Don Elder speaks
During the celebration of the 30th anniversary of the Clean Water Act in 2002, 30 “national water heroes” were singled out for recognition. Don Elder was one of them. Today Don serves as president of the River Network, a national organization that supports the efforts of state and local river conservation organizations. In April, I joined a small group of health environmentalists to hear what was on Don’s mind these days, since he has historically been one step ahead of everyone else. What I heard surprised me.
According to Don, the two great global and social issues of our day are climate change and water availability, and their solution is inseparably integrated. If we don’t act fast, we face catastrophic impact: The 2007 Intergovernmental Panel on Climate Change predicts a 4 to 5 degree rise in temperature and an 11 to 23 inch rise in sea levels by the end of the century if we maintain our current course.
Added to climate change and water is our vexing energy situation – and it is intertwined with them, as well. But Don is optimistic. He believes that the fastest way to save energy, and in turn address climate change, is to save water. He says: “Saving energy by saving water will keep coal and oil in the ground, carbon out of the air, water in our streams, and money in our pockets.” And he has the facts to prove it.
We are incredibly wasteful with water in the United States, using 200 gallons a day for every man, woman and child. But Don says we could decrease per-capita water consumption in America by 20% in 10 years, 50% in 25 years and 75% in 50 years.
How is that possible and what’s in it for us? If you are like me, you’re not immediately seeing the connection between water and energy consumption. But in a nutshell, Don’s thesis is that we consume enormous amounts of energy in processing water in the United States – everything from pumping it, transporting it, capturing it and cleansing it – and we could lower these energy costs dramatically through new water policies. You would also be amazed to know how much energy you use heating and dumping water in your home. Each sink of hot water for dishes, each toilet-flush, consume more energy than you think.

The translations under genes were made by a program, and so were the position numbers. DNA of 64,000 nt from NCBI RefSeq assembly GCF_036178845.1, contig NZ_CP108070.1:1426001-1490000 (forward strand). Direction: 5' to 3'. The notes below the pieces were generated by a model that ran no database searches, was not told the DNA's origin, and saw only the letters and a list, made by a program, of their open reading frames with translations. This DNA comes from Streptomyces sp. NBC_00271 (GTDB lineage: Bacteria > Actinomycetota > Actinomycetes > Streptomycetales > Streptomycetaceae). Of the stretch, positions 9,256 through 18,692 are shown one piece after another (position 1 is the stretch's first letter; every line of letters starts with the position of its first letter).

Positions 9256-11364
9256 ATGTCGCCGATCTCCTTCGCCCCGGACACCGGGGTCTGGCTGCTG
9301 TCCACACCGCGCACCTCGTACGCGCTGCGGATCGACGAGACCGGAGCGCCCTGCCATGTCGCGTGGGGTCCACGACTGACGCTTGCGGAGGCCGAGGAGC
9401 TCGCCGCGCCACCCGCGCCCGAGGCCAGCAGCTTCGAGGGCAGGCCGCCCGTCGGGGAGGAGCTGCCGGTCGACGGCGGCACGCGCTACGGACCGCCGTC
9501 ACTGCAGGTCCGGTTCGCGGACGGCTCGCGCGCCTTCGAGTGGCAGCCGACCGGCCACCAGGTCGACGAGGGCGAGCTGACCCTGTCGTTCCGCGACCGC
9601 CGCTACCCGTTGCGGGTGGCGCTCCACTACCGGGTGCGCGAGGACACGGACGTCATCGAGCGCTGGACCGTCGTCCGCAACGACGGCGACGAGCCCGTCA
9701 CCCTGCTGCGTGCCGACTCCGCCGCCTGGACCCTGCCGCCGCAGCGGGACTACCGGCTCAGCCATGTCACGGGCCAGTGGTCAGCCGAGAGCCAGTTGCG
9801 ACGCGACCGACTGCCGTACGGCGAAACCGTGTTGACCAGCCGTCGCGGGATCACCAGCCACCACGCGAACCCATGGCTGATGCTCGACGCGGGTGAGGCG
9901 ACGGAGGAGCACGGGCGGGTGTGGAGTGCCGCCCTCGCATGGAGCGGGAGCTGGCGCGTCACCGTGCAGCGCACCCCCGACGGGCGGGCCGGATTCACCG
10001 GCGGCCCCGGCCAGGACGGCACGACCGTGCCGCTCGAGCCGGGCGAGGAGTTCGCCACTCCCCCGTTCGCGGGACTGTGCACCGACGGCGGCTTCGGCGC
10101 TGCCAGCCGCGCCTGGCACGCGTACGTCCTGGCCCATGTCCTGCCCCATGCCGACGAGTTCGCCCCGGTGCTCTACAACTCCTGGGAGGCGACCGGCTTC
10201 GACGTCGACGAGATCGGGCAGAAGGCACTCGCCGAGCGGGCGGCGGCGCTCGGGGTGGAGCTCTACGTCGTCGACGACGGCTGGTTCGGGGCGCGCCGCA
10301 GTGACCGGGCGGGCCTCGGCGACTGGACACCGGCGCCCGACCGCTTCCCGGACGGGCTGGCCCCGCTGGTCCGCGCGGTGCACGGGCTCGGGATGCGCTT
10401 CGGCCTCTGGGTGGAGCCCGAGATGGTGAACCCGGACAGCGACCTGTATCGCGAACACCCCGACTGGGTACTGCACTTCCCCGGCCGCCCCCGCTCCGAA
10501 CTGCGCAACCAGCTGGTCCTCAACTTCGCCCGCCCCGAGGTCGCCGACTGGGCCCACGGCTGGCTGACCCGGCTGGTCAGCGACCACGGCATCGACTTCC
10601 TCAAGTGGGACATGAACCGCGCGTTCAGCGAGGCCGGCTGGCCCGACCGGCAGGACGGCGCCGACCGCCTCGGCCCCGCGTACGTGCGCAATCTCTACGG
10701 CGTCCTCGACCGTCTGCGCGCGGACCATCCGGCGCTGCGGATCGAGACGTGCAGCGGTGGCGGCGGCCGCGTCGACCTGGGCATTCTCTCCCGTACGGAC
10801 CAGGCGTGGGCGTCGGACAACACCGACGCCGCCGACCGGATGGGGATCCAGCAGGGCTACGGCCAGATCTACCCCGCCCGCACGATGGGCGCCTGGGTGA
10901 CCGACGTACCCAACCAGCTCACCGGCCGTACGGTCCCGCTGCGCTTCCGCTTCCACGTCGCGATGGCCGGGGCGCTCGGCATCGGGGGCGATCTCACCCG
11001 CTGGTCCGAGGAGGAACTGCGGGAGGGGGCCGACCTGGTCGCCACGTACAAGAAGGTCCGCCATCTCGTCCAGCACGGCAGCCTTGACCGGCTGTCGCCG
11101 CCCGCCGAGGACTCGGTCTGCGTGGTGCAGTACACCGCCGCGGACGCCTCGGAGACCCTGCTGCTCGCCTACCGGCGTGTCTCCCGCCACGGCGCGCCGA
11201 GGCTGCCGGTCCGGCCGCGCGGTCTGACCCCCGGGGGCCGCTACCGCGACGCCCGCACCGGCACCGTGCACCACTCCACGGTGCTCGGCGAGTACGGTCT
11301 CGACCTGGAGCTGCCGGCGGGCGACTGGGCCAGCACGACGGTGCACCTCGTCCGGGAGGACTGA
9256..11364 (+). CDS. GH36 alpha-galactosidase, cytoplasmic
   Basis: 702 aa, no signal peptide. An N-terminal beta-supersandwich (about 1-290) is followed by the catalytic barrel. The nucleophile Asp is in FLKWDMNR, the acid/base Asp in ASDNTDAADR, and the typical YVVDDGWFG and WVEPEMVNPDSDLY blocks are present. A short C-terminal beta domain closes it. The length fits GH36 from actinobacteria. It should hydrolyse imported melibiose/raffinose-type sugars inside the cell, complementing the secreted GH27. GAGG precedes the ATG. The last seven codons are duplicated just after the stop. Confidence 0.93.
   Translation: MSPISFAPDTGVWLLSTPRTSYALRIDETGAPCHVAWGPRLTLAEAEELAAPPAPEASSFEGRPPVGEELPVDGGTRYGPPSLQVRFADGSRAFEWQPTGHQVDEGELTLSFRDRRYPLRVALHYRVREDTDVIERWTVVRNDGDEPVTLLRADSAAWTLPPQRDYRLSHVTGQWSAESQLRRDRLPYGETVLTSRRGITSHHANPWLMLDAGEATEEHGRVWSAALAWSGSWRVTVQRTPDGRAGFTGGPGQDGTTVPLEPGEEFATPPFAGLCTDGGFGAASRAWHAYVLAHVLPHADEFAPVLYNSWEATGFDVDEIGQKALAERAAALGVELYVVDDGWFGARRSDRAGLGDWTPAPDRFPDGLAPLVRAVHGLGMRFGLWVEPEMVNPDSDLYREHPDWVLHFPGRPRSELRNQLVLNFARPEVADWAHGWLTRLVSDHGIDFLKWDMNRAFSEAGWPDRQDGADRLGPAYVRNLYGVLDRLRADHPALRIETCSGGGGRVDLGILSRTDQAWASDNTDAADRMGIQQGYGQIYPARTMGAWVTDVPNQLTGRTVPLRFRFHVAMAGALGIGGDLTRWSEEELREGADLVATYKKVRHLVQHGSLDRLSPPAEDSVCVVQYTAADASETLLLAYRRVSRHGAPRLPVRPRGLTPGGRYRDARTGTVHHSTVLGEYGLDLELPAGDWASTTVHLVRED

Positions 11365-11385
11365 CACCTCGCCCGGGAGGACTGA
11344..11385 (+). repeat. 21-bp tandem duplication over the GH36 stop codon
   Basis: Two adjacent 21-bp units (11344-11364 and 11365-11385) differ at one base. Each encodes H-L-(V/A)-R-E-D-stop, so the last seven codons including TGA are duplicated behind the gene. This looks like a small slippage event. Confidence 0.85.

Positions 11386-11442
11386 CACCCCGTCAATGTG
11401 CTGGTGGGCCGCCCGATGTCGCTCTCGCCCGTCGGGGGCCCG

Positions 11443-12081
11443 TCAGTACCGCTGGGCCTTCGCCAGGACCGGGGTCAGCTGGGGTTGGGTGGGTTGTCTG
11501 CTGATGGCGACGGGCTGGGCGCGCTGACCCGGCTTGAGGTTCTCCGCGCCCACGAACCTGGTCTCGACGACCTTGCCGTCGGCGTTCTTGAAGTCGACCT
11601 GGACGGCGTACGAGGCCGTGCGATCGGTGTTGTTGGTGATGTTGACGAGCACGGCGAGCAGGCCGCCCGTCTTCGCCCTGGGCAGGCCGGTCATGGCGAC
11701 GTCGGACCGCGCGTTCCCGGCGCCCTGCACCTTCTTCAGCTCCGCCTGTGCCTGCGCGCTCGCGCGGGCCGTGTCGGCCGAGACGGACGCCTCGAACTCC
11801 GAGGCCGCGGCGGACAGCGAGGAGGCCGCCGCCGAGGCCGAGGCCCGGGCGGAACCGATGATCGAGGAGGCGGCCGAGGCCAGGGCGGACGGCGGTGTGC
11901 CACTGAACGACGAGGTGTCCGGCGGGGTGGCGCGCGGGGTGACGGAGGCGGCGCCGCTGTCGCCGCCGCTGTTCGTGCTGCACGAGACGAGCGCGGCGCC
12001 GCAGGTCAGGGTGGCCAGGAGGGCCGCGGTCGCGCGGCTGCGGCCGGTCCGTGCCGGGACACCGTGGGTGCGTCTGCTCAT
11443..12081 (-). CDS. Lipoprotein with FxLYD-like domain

Water is energy – that’s the bottom line message. Don outlines all kinds of strategies for saving water and energy, thus impacting the climate. Example: In the future, as we replace appliances and water systems, we’ll be going to systems that reuse and recycle. So the water you use to shower will be able to be used to flush a toilet. Experts refer to this as a “grey water” concept. And there are lots of other ideas, which I explain in this week’s video, embedded with this blog post. You can also read about them in the full transcript, below.
It seems to me that if we want to get off of foreign oil or want our air to be clean of carbon, we should be thinking about water. What do you think? Leave a comment and let me know.